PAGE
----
In Texas, anyone who suspects a child has been abused or neglected has a legal obligation to report it. Educators are held to an even higher standard and can face harsher punishment for trying to conceal abuse. Here’s an overview of Texas mandatory reporting laws and the crime and consequences of failure to report child abuse or neglect.
In Texas, if you suspect that a child is being abused or neglected, the law requires that you report it to the appropriate agency – this is true for everyday citizens and for professionals who work with children.
An appropriate agency to report child abuse would be the Texas Department of Family and Protective Services or local law enforcement.
Yes, teachers, administrators and other school personnel are classified as mandatory “professional reporters” by the state of Texas. This designation requires that they report suspected mental or physical abuse within 48 hours. By law, they may not delegate their duty to report to another person to make the report.
According to Texas Family Code Section 261.101, a mandatory professional reporter is anyone who is licensed or certified by the state or who works for a facility licensed, certified or operated by the state and has contact with children in the normal course of their duties. People who fall into this category are required to report suspected mental or physical abuse within 48 hours and must not delegate that duty to anyone else, such as a co-worker and family member.
Professional reporters include but are not limited to:
Yes, the reporting requirements apply without exception to individuals whose personal communications may otherwise be privileged, including an attorney, a clergy member, a medical practitioner, a social worker, a mental health professional, an employee or member of a board that licenses or certifies a professional, and an employee of a clinic or health care facility that provides reproductive services.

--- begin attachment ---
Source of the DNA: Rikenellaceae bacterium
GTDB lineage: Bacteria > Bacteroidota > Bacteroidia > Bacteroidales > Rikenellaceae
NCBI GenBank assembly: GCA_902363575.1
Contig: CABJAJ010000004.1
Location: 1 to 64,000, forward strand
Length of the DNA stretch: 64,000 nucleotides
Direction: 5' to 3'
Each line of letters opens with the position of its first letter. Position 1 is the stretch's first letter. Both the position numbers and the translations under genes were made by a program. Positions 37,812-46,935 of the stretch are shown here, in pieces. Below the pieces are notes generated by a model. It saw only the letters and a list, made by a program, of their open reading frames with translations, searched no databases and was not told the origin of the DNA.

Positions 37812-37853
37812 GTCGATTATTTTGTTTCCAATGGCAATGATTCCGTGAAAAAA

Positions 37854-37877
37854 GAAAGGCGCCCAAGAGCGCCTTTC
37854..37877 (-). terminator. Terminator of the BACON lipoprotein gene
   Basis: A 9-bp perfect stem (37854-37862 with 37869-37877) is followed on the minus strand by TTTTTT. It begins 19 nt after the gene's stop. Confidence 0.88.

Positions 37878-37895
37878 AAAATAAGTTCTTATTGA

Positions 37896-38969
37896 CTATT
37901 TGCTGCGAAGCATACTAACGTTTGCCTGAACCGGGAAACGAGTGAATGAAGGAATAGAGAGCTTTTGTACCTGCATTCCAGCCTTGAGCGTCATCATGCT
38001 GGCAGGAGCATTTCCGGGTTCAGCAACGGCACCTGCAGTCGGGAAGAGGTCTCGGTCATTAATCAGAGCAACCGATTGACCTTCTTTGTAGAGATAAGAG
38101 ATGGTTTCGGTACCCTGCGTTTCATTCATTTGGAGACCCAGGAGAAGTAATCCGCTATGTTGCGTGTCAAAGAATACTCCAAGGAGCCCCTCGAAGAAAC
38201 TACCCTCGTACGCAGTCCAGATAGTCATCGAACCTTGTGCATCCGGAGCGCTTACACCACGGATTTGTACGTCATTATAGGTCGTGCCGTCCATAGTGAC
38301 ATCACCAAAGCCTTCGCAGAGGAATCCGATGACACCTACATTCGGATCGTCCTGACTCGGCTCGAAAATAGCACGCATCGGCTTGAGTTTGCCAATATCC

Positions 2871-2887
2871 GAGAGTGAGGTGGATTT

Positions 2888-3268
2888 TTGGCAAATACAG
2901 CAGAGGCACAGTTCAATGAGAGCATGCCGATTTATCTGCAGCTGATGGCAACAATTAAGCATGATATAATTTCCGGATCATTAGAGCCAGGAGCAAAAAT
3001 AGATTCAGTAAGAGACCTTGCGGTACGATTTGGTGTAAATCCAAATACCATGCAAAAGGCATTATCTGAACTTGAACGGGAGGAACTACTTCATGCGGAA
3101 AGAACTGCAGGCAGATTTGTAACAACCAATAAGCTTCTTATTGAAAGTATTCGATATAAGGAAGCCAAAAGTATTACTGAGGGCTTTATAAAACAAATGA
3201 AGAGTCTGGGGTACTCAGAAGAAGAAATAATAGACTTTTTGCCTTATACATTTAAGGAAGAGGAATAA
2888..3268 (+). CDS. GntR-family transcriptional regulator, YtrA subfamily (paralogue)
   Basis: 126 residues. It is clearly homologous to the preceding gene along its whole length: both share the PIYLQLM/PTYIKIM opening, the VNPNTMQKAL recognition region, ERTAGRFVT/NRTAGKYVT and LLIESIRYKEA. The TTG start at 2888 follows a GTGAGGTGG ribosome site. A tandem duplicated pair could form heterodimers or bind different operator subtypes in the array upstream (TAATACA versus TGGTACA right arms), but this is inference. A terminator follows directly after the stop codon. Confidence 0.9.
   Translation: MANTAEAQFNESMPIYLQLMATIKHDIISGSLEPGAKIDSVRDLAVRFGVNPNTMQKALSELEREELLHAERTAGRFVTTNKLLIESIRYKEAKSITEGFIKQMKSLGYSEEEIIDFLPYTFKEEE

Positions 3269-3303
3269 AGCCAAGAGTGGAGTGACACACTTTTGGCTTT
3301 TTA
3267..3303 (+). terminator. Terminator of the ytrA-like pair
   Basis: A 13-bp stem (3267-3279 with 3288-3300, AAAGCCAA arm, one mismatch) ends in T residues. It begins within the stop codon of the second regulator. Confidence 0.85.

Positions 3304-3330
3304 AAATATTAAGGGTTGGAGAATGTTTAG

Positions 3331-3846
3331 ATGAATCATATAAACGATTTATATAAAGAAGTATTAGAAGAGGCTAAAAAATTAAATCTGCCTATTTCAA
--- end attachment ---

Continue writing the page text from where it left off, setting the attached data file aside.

Under Texas law, a person commits this offense if he or she has reasonable cause to believe that a child’s physical or mental health or welfare has been adversely affected by abuse or neglect and knowingly fails to make a report.
The offense is generally a Class A misdemeanor, punishable by up to a year in jail and a maximum $4000 fine.
However, the offense becomes a state jail felony, punishable by six months to two years in a state jail facility and a maximum $10,000 fine if the following apply:
the defendant is a mandatory/professional reporter and intended to conceal the abuse or neglect.
The educators in a recent Midland case are each facing a state jail felony, as it is alleged they attempted to conceal the assault.
If you are a loved one is accused of failing to report child abuse or neglect in North Texas, it’s essential that you contact an experienced defense attorney as soon as possible. We can help. Our team can intervene between you, the police and Child Protective Services. It’s important to get in front of it as soon as possible and launch the most aggressive defense strategy as possible. Call 817-203-2220 today for a free consultation with an attorney who is experienced defending child abuse and neglect cases.